[Stackless] Debugging Tasklets

Kristján Valur Jónsson kristjan at ccpgames.com
Mon May 26 13:17:32 CEST 2008


sure, if t is your tasklet:
traceback.print_stack(t.frame)
or use
traceback.extract_stack(t.frame)
if you want to do other stuff with it.

K

> -----Original Message-----
> From: stackless-bounces at stackless.com [mailto:stackless-
> bounces at stackless.com] On Behalf Of Richard Tew
> Sent: Sunday, May 25, 2008 23:53
> To: Simon Pickles
> Cc: stackless mailing list
> Subject: Re: [Stackless] Debugging Tasklets
>
> On Sat, May 24, 2008 at 4:14 PM, Simon Pickles
> <sipickles at googlemail.com> wrote:
> > Richard Tew wrote:
> >> On Sat, May 24, 2008 at 8:53 AM, Simon Pickles
> <sipickles at googlemail.com> wrote:
> >> You could print a stacktrace of its call stack.
> >
> > I'd be interested in knowing how to do that....
>
> >>> import stackless
> >>> import traceback
> >>> def f():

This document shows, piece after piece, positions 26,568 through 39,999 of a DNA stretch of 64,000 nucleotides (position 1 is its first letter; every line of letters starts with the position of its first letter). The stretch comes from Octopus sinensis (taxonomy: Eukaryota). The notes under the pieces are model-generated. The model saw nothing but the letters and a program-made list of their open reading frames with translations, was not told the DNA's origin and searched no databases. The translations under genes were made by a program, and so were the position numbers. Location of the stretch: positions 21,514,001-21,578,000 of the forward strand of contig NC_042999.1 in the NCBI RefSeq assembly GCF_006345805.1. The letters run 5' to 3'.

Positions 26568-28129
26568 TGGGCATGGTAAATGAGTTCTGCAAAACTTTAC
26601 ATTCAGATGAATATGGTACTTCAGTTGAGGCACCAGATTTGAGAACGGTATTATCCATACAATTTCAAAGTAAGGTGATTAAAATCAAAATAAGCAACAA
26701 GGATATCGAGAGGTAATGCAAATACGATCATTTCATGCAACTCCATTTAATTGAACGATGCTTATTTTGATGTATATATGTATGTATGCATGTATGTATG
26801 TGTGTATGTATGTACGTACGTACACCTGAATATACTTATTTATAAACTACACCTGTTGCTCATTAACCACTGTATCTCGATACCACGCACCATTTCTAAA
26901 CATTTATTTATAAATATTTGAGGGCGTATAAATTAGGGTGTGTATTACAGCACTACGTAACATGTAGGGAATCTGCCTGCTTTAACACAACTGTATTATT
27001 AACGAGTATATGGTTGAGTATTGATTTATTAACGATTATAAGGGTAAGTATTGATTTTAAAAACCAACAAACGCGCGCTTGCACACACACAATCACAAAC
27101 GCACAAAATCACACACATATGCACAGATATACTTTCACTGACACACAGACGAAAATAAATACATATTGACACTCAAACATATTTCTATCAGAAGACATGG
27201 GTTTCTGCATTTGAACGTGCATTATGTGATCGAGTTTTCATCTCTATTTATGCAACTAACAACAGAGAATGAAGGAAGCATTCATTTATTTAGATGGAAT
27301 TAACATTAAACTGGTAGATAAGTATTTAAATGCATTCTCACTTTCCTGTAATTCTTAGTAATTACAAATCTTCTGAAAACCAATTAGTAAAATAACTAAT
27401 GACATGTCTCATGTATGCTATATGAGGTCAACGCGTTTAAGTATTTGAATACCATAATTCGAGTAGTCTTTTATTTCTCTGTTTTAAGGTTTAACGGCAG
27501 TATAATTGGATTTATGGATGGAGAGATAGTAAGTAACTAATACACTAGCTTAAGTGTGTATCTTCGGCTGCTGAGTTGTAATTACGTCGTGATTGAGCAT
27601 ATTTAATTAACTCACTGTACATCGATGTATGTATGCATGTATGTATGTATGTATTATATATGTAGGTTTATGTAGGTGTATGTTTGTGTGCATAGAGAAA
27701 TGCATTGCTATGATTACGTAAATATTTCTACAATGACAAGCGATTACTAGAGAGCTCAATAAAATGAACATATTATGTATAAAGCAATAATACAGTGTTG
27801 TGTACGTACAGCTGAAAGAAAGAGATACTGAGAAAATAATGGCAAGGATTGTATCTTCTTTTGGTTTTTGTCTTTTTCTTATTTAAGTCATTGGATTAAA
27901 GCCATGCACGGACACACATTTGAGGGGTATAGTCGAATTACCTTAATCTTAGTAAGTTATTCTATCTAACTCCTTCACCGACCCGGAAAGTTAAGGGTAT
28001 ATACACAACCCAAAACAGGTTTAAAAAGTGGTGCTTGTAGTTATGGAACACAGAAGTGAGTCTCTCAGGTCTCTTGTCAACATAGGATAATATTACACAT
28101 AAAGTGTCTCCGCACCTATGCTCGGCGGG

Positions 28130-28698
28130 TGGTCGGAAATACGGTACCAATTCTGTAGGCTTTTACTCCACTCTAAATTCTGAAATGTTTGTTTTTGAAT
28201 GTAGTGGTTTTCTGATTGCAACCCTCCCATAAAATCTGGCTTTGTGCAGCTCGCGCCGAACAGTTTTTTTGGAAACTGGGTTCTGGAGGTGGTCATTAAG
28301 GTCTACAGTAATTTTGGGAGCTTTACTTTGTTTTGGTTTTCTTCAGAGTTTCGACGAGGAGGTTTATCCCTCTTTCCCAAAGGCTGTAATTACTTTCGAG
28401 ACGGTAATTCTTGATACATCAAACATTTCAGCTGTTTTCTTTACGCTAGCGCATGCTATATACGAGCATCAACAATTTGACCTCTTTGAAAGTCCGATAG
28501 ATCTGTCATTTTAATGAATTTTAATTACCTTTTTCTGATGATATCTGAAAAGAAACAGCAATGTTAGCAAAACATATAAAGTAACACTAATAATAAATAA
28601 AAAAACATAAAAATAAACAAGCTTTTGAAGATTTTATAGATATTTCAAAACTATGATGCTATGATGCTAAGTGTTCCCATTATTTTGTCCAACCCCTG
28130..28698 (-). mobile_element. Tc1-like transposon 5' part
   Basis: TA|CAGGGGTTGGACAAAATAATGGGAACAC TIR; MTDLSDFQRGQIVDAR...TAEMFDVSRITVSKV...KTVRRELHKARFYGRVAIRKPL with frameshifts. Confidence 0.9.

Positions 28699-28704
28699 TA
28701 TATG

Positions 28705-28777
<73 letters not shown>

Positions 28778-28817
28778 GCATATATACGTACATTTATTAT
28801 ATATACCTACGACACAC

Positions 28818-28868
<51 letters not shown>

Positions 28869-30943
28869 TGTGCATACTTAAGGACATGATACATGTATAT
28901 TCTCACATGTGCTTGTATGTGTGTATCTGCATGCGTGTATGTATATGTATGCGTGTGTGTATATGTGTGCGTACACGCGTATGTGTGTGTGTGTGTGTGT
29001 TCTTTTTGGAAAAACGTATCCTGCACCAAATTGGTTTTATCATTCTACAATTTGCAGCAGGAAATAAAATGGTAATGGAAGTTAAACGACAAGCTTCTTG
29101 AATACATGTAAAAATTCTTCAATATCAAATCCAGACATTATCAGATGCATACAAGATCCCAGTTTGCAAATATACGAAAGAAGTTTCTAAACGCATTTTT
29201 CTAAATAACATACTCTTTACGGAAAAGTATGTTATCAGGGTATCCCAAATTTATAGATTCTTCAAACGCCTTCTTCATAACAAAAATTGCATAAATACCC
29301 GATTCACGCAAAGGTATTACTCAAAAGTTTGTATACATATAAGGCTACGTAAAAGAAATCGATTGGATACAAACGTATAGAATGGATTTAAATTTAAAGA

> ...     while 1:
> ...             print "loop"
> ...             stackless.schedule()
> ...
> >>> def g():
> ...     try:
> ...             f()
> ...     except StandardError:
> ...             print "--- stacktrace of tasklet ---"
> ...             traceback.print_exc()
> ...             print "--- done ---"
> ...
> >>> t = stackless.tasklet(g)()
> >>> t.run()
> loop
> >>> t.raise_exception(StandardError, "test")
> --- stacktrace of tasklet ---
> Traceback (most recent call last):
>   File "<stdin>", line 3, in g
>   File "<stdin>", line 4, in f
> StandardError: test
> --- done ---
> >>>
>
> Whether it is possible to print a stacktrace of a non-current tasklet,
> I do not recall offhand and do not have the time to look into it at
> this time.
>
> Cheers,
> Richard.
>
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